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Celebrating the pipe organ, the King of Instruments

Mailbag: “Let me be my own judge – thoughts on 20th century organ building…”

February 26, 2013

Dear Michael,

I've read several articles online about organs from the first part of the 20th century. The authors stated that these instruments sounded muddy, and unclear. Are there any recordings of such instruments, and do any of them still exist in their tonally unaltered state. I'd like to hear one, so I can judge for myself.

Best Regards,

Wally Verluis

Dear Wally,

This is an area where much has been written, some of which makes sense and much does not. Beginning in the late 1800s and continuing through the 1930s, pipe organ designs emphasized 'unison tone' and down-played (or eliminated) higher-pitched stops, particularly mixtures. Given that many American churches (in particular) had moved away from being 'lofty, reverberant and cold' spaces and adopted what can only be called a 'living-room' aesthetic (carpeted floors, pew cushions), the environment in which the organ sounded had changed…and the tone-color of instruments changed to meet this new situation.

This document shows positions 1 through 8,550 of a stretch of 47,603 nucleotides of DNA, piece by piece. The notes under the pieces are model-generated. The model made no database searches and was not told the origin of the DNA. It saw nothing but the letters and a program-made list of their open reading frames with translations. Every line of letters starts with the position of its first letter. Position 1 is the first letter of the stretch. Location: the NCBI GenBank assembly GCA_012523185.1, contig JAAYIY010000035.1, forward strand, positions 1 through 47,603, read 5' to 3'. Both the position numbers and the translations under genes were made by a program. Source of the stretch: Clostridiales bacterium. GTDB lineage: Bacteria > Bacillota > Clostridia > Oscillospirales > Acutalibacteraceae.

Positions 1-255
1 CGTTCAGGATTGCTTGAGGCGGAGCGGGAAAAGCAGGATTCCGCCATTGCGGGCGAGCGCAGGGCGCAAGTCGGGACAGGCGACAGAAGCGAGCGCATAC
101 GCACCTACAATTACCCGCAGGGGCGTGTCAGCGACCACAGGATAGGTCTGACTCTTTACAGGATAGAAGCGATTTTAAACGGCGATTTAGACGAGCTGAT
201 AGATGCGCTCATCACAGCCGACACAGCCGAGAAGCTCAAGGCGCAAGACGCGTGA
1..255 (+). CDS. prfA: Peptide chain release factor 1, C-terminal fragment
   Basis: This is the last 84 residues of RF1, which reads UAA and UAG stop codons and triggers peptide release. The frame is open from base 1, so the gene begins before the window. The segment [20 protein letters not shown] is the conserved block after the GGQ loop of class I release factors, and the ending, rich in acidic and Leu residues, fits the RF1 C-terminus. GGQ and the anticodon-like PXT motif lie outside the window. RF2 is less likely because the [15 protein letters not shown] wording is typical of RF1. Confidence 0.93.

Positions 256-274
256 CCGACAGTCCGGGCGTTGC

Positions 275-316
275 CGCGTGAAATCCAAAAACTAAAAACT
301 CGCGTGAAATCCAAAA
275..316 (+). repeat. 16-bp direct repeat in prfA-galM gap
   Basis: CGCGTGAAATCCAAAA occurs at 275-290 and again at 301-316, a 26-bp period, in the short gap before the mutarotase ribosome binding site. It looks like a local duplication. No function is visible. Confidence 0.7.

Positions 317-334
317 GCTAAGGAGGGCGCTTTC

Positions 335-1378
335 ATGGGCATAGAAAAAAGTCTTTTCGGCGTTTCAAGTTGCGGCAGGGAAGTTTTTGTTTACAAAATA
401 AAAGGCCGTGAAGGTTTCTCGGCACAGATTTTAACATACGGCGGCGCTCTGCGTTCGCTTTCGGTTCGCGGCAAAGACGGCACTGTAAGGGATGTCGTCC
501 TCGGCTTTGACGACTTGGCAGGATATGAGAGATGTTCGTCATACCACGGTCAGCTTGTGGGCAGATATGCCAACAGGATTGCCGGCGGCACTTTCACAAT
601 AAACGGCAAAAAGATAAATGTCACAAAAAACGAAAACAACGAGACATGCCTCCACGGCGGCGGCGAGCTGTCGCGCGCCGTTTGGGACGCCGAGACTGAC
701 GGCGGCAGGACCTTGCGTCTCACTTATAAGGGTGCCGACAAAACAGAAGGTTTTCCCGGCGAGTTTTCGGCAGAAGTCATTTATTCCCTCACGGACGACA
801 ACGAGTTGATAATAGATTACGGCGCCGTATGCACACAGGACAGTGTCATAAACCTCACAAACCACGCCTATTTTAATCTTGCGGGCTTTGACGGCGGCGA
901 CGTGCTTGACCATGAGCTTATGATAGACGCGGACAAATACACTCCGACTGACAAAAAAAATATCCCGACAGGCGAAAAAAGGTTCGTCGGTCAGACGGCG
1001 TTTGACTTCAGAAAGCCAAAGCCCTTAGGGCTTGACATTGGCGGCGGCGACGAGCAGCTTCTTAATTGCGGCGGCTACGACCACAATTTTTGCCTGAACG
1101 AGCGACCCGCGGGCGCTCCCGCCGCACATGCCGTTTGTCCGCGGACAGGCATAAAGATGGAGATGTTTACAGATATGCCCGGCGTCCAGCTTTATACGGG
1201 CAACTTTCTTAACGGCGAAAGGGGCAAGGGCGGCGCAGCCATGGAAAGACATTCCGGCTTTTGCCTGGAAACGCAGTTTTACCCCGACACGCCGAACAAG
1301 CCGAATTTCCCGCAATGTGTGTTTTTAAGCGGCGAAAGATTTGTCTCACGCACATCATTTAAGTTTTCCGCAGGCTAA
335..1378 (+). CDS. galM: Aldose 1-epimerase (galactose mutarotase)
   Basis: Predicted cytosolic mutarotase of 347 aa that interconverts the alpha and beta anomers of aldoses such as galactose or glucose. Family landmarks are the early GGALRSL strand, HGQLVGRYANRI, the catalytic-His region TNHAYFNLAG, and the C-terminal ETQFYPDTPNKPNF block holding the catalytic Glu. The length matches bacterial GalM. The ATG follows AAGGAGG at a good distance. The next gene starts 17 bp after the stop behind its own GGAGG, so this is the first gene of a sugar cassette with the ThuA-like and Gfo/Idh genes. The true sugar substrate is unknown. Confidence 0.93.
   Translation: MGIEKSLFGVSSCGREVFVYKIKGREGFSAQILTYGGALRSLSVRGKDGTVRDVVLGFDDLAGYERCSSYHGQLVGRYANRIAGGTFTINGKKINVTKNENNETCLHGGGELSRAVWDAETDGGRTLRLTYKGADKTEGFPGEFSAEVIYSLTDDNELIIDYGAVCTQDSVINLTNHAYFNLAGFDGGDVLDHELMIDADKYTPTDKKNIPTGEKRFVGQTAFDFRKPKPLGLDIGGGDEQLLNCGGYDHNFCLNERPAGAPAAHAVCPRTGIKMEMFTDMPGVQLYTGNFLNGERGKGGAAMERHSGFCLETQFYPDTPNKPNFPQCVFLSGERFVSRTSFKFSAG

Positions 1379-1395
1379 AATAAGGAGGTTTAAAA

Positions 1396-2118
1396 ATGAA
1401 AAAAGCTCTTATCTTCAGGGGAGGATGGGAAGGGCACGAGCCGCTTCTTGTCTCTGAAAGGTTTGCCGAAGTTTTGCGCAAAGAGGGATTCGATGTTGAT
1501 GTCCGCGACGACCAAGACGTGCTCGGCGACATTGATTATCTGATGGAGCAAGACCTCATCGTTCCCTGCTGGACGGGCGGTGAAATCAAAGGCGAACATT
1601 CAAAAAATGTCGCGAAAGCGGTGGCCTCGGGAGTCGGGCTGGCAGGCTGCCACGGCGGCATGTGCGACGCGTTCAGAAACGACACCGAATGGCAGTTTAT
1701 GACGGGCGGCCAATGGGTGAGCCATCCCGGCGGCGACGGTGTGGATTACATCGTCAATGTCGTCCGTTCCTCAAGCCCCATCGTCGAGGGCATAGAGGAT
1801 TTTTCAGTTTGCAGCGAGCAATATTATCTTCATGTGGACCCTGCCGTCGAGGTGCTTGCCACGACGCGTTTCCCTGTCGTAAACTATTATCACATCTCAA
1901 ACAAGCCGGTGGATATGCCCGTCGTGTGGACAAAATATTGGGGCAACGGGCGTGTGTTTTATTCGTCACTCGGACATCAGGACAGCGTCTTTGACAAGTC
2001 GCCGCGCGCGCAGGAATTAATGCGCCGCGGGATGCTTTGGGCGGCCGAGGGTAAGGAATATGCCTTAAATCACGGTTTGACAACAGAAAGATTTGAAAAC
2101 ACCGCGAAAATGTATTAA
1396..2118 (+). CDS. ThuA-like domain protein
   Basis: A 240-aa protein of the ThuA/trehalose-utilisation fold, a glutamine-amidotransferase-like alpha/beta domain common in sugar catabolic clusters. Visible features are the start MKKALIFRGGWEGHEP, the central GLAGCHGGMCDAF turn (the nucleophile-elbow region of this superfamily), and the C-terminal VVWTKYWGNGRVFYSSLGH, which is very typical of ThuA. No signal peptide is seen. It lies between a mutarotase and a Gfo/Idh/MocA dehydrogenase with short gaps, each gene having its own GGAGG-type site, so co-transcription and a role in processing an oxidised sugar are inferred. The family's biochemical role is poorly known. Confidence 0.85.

I had believed the 'muddy and unclear' business until I heard an instrument with a very rich, full-bodied, unison-centered tonal quality…in which every inner voice of complex counterpoint was totally clear. This intrigued me, because I had also heard numerous very bright and mixture-rich 'neo Baroque' organs on which the inner counterpoint was, in fact, quite garbled.

You can listen to the 100-year old Kotzschmar organ in Portland, Maine…or the 1932-1935 Aeolian-Skinner organ at Northrop Auditorium at the University of Minnesota (program Part 2)…comparing these with traditional Baroque-period organs such as in the Netherlands…

They are very different, yes, but all are very musical.




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